Friday, October 9, 2015

Striking North - Seosan, September 27-28, 2015

Birding among forsaken monoliths
The fields of Seosan

Seosan Super Moon
This way to Birdland! Sigh.
Ridiculous 'Birdland'
Dreaded Chuseok traffic
Former Eastern Cattle Egret Bubulcus coromandus
Peregrine Falcon Falco peregrinus with lunch
Black-browed Reed Warbler Acrocephalus bistrigiceps
First-year Red-throated Pipit Anthus cervinus
Pied Avocet Recurvirostra avosetta
  Two weekends ago, Loghry and I took a much-needed bird trip over Chuseok, Korea's Thanksgiving. Our original plan to hit Gageo-do was scuppered by forecast high winds that would have meant trouble for the ferry, so we opted for Seosan, an agricultural coastal plain about halfway up South Korea's west coast. We started things out in Suncheon, scoping out my patch at the bay. Nothing too nutsoids, but duck variety and numbers were up, and it was fun picking through shorebirds with Loghry's scope. The trip north to Seosan was slowed to a crawl at times by the infamous Chuseok traffic, that sees 35+ million Koreans take to the roads. Ugh.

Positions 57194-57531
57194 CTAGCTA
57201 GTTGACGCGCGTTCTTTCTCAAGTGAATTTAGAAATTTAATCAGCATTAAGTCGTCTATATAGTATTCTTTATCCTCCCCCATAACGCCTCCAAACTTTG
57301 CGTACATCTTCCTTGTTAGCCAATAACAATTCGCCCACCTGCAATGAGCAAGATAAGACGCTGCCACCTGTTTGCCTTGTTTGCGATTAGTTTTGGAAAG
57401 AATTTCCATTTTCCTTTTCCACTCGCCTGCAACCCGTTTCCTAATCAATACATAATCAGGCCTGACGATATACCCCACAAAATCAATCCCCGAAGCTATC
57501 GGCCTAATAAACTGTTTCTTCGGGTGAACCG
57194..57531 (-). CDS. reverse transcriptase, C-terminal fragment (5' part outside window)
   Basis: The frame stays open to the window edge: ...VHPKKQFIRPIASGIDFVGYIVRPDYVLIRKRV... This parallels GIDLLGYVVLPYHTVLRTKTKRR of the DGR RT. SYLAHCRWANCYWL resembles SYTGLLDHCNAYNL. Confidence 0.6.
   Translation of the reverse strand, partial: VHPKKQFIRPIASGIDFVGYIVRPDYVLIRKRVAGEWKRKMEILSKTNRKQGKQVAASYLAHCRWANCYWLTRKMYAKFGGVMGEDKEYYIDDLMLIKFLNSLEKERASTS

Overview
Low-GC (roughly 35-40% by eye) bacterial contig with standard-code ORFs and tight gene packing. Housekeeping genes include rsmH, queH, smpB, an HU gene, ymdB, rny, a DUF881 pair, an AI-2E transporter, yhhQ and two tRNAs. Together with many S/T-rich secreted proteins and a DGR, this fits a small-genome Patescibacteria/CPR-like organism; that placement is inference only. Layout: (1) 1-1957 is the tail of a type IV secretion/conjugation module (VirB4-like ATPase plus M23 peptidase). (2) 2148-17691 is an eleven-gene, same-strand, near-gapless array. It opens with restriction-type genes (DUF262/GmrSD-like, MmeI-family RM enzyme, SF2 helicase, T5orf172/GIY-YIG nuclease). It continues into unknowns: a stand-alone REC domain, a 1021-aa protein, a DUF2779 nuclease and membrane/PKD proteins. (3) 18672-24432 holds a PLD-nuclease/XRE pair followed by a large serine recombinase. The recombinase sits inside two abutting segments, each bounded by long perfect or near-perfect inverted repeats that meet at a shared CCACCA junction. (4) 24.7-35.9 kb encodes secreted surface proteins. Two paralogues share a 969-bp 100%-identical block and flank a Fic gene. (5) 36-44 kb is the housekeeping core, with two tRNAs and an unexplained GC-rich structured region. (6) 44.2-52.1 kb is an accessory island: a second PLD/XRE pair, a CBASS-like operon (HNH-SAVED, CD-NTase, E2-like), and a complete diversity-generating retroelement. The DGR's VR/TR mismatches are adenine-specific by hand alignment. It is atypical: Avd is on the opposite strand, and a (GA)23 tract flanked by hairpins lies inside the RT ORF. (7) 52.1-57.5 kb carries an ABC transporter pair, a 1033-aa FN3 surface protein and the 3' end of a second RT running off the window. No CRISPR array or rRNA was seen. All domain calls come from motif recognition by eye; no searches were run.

Acting on some hot tips from fellow Birds Koreans, we checked a few spots that have been known to host Pheasant-tailed Jacana and Watercock (shakes both fists, muttering oaths) in the past, but it was most likely a touch too late in the year for those specials.
  The rice fields kept us busy as we picked through the many snipes and pipits skulking in ditches. We had quite a few Common Snipes, Buff-bellied Pipits, and a few Red-throated Pipits as well - always an exciting species to watch, although the first year birds can be tricky to separate from Buff-bellied, especially at a distance. A few pacing Black-faced Spoonbills were a welcome sight among the egrets, as Black-browed Reed Warblers skulked among the reeds.
  The bird of the trip was Jason's first (and my second) Pied Avocet. Gorgeous bird! "Th-Th-That's not a Shelduck!!" Giddy high-fives all-round.
  Visible for miles on a hillside was Seosan Birdland - a ridiculous eyesore that appears to be nothing more than another wasteful and poorly-conceived tourist trap. Busloads of visitors can gawk at stuffed birds, climb on giant fibreglass cartoon birds, play with touch-screens, and buy t-shirts and hot dogs on sticks. It doesn't appear that birders, the local landscape, or indeed birds were considered when this repugnant white elephant was birthed.

No comments:

Post a Comment